Nobody goes to the
English Derby--and certainly not Queen Elizabeth II--hoping to see a horse
break down on the backstretch. For some reason that remains as gut-wrenching a
sight as there is in sports. You think you have a strong stomach? Then where
were you when Barbaro's hind leg began flapping sideways in the Preakness two
weeks ago? So let's assume that the Queen averted her royal gaze, just as we
did our more common open-mouthed gawking, when the 3-year-old colt Horatio
Nelson pulled up with a shattered leg on the beautifully mowed turf at Epsom
Downs last Saturday.
Horatio Nelson did not survive the injury and was euthanized shortly after the
race. This happens often enough, and always to strong reaction. Nobody likes to
see an animal die, or even suffer a little. When Barbaro shattered his leg,
there was an outpouring of concerned coverage that persists even in his
rehabilitation. The AP still provides a daily bulletin, two weeks later.
"Medical update," read a recent one. "Barbaro looks good and is
It is odd, though
certainly not bad, that animals inspire such humanity in us. Odd, because few
other sports do. The blood sports permitted us these days--boxing and auto
racing--are rarely cause for similar concern. When a boxer is fatally injured
(gets euthanized, you might say), there is predictable and highly temporary
outcry from legislators, not so much from fans. Similarly, nobody ever turned
away from a brightly painted piece of four-wheeled sponsorship slamming into a
wall at 200 miles per.
Now why is that?
Why are we so queasy when it comes to horses, so indifferent when it comes to
our fellow humans? Why such a pang of guilt, mixed with horror, when an
animal--an animal!--goes lame, but so little remorse for a fighter pounded
senseless (or worse)? For a week after Barbaro's injury The New York Times
sports section was basically a veterinarian text. No publication, anywhere, was
similarly devoted to medical science when, say, Johnny Owen was killed in the
ring. Not that you remember Johnny Owen.
This is not a
callousness on our part, or even the difference between horse racing fans and
boxing fans (although we can't picture the Queen at the fights, maybe not at
Daytona either). By the very possibility of mortality, boxing and auto racing
are able to offer the prospect of heroism that other sports can't. Do you think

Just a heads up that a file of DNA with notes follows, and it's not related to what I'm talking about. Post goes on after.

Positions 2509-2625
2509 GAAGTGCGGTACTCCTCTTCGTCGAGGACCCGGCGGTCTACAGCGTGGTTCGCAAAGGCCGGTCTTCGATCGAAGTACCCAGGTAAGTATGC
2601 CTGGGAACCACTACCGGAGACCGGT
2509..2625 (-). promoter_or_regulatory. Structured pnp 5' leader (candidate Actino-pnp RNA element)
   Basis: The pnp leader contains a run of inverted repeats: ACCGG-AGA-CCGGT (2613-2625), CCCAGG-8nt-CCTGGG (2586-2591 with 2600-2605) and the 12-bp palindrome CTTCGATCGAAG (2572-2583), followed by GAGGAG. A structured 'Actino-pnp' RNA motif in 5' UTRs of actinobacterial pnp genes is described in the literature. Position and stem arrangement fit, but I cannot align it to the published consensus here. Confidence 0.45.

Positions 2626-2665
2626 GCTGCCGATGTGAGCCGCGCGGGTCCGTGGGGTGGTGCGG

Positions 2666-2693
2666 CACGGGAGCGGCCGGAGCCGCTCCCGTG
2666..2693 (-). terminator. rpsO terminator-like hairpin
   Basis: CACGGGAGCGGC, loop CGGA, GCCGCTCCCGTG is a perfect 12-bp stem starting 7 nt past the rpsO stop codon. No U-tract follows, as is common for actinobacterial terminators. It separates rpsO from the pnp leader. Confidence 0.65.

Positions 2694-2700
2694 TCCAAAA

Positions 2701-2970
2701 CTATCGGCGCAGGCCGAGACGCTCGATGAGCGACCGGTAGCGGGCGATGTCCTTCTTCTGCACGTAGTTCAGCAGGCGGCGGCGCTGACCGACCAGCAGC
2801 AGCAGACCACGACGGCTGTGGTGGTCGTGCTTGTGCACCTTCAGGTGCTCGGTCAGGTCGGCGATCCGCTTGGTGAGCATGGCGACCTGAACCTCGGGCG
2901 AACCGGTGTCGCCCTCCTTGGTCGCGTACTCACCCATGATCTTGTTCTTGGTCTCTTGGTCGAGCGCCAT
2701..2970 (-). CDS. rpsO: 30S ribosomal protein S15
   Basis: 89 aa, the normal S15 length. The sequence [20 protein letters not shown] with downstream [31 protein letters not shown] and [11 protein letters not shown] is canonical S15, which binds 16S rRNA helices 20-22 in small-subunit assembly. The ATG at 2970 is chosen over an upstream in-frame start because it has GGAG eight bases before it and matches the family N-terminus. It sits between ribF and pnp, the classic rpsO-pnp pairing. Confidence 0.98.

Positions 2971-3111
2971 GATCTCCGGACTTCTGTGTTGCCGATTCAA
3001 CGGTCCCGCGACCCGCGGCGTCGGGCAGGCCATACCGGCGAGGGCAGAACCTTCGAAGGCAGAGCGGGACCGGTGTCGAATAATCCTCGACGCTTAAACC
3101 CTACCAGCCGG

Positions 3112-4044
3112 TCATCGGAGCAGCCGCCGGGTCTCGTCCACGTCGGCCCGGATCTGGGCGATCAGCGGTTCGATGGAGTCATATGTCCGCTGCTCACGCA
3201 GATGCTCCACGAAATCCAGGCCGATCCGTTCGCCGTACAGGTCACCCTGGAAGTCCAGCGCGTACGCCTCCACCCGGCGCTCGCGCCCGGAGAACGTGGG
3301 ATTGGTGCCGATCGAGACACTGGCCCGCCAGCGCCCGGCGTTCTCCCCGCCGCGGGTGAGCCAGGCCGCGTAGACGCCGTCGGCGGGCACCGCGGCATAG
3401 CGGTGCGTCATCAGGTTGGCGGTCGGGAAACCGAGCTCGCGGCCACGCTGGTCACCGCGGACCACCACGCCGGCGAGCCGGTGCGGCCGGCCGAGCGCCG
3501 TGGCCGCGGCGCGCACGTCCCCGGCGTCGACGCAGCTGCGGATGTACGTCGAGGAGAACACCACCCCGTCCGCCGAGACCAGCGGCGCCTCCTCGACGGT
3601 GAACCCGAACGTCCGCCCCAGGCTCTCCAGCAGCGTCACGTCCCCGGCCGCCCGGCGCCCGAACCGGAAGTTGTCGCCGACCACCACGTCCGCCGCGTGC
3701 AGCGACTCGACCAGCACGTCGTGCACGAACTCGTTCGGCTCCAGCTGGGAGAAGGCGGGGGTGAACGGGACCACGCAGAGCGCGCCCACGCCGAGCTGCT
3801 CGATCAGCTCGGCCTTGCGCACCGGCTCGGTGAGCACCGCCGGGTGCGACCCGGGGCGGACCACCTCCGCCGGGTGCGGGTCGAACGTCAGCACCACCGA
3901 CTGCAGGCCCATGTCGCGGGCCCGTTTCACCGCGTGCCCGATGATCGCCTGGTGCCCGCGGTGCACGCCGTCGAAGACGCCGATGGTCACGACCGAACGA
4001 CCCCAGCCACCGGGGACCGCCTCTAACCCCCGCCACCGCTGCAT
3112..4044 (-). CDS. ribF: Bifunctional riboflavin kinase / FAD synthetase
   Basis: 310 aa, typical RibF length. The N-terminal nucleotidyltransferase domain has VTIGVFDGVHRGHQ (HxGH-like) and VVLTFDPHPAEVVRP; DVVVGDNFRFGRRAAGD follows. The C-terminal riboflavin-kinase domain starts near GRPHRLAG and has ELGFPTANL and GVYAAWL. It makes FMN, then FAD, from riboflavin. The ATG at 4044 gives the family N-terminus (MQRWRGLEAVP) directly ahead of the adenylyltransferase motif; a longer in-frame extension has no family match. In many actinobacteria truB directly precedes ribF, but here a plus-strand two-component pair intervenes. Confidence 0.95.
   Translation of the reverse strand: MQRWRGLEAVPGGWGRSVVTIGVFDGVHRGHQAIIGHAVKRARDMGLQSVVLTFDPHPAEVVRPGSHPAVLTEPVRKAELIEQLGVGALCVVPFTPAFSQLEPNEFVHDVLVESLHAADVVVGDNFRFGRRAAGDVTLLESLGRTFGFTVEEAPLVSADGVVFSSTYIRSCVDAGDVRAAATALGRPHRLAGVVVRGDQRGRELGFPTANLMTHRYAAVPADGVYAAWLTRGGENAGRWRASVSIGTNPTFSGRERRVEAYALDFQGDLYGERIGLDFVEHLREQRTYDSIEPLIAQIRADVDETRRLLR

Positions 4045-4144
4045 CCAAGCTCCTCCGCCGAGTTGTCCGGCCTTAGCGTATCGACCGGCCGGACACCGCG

boxing has survived past its 19th-century heyday because purists enjoy debating
Mike Tyson's parry and thrust? Do you think NASCAR has become today's money
sport because it's so much fun to watch cars turn left?
The element of
danger is what makes these sports matter. A fighter knows this as he wraps his
hands. A race driver, however confident in the equipment his organization
provides, knows that every lap is effectively rewinding his life span.
self-knowledge is what makes the boxer and the driver matter. It's what makes
what they do worthy of our attention, a dare taken in the proof of bravery.
Sports might strike some as a foolish arena in which to prove courage, and in
any event it's a secondhand courage when it comes to us. But it's still
satisfying to know that some of us aren't afraid, that perhaps humans are
willing to face down death, be heroic, or at least go incredibly fast in
that's entirely different. Mister Ed aside, there's never been evidence of much
self-knowledge when it comes to the equine set. It may very well be in their
nature to run fast, but left to their own devices, few have ever organized
derbies to determine the quickest of herd. Despite what you read sometimes,
heroism is pretty much beside the point for a horse. Left to their own devices,
they eat hay. Some of them, by virtue of a bloodline, get conscripted, and
these are the ponies we see saddled up and racing down the lawn turf, sometimes
their leg cracking in two so that, basically, they can't even eat hay
And so of course
we avert our gaze, Queen-like, when a horse breaks down. It was absolutely
pointless. Whereas we may draw lessons from an unlucky fight--jeez, do people
really have such reservoirs of determination that they'll fight to the brink of
life?--there is nothing here but the opportunity for guilt. A horse's bravery
is hardly the measure of this sport. Unlike us, he had no idea what he was
> Get a fresh
version of Scorecard every weekday online at SI.com/scorecard.